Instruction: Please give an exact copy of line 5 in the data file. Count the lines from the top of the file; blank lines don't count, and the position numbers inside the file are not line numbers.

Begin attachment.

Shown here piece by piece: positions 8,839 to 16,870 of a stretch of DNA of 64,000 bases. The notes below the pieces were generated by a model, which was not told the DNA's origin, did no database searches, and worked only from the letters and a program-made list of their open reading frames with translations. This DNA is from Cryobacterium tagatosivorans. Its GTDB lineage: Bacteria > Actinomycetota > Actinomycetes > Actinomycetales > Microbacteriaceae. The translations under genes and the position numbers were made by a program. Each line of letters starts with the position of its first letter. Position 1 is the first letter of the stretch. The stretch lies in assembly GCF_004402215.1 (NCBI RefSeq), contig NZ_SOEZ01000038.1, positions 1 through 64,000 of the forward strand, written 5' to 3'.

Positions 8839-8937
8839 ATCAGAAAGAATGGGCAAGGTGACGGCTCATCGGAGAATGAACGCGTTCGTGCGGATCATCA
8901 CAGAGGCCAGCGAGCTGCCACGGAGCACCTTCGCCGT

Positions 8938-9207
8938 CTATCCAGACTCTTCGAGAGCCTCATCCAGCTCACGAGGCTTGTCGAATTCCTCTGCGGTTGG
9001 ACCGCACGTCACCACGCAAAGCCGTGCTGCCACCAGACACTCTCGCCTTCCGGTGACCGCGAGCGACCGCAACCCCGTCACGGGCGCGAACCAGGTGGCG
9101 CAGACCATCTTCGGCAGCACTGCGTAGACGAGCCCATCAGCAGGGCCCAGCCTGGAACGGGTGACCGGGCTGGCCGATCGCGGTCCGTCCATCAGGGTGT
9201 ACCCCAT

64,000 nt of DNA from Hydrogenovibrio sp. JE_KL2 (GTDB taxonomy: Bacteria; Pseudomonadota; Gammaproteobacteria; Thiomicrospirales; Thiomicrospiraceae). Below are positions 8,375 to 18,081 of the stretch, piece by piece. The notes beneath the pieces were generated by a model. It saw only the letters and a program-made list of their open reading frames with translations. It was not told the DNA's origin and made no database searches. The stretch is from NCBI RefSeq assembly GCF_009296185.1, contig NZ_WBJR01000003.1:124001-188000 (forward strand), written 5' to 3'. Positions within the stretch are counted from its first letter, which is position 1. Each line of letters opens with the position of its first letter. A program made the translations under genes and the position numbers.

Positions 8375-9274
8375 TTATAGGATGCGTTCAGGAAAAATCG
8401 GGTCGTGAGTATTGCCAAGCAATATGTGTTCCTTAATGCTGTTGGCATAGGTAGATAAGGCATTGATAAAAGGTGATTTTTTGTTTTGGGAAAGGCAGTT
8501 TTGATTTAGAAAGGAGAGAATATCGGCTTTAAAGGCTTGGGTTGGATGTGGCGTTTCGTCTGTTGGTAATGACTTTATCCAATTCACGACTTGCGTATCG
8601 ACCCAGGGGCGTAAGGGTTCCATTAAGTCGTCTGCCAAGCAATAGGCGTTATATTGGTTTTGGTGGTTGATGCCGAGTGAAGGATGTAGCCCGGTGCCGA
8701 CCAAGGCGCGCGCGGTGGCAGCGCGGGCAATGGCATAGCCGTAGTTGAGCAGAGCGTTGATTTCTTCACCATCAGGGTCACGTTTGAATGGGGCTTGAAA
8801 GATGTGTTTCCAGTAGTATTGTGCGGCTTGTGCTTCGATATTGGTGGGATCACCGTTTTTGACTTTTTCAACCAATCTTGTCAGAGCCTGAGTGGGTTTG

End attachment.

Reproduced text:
Positions 8938-9207